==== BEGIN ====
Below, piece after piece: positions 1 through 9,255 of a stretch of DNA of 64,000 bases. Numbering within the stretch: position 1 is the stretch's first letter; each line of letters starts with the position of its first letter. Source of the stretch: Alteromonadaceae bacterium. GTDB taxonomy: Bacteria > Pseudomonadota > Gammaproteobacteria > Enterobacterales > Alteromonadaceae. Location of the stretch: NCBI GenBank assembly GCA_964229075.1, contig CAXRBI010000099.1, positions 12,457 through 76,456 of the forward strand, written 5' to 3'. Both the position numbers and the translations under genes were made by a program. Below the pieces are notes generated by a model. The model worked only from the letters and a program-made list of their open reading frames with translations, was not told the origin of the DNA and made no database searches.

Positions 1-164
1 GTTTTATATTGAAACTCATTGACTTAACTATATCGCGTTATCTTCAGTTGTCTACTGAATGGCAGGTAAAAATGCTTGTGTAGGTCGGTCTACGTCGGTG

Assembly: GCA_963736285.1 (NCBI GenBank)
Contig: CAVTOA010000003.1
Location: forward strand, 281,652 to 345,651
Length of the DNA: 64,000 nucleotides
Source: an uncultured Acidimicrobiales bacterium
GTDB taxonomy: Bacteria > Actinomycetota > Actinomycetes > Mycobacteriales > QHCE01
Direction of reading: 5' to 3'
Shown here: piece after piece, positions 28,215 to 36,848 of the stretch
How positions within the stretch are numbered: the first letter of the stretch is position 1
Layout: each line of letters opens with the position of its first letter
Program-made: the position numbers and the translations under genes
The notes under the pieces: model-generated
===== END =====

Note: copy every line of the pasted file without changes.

Below, piece after piece: positions 1 through 9,255 of a stretch of DNA of 64,000 bases. Numbering within the stretch: position 1 is the stretch's first letter; each line of letters starts with the position of its first letter. Source of the stretch: Alteromonadaceae bacterium. GTDB taxonomy: Bacteria > Pseudomonadota > Gammaproteobacteria > Enterobacterales > Alteromonadaceae. Location of the stretch: NCBI GenBank assembly GCA_964229075.1, contig CAXRBI010000099.1, positions 12,457 through 76,456 of the forward strand, written 5' to 3'. Both the position numbers and the translations under genes were made by a program. Below the pieces are notes generated by a model. The model worked only from the letters and a program-made list of their open reading frames with translations, was not told the origin of the DNA and made no database searches.

Positions 1-164
1 GTTTTATATTGAAACTCATTGACTTAACTATATCGCGTTATCTTCAGTTGTCTACTGAATGGCAGGTAAAAATGCTTGTGTAGGTCGGTCTACGTCGGTG

Assembly: GCA_963736285.1 (NCBI GenBank)
Contig: CAVTOA010000003.1
Location: forward strand, 281,652 to 345,651
Length of the DNA: 64,000 nucleotides
Source: an uncultured Acidimicrobiales bacterium
GTDB taxonomy: Bacteria > Actinomycetota > Actinomycetes > Mycobacteriales > QHCE01
Direction of reading: 5' to 3'
Shown here: piece after piece, positions 28,215 to 36,848 of the stretch
How positions within the stretch are numbered: the first letter of the stretch is position 1
Layout: each line of letters opens with the position of its first letter
Program-made: the position numbers and the translations under genes
The notes under the pieces: model-generated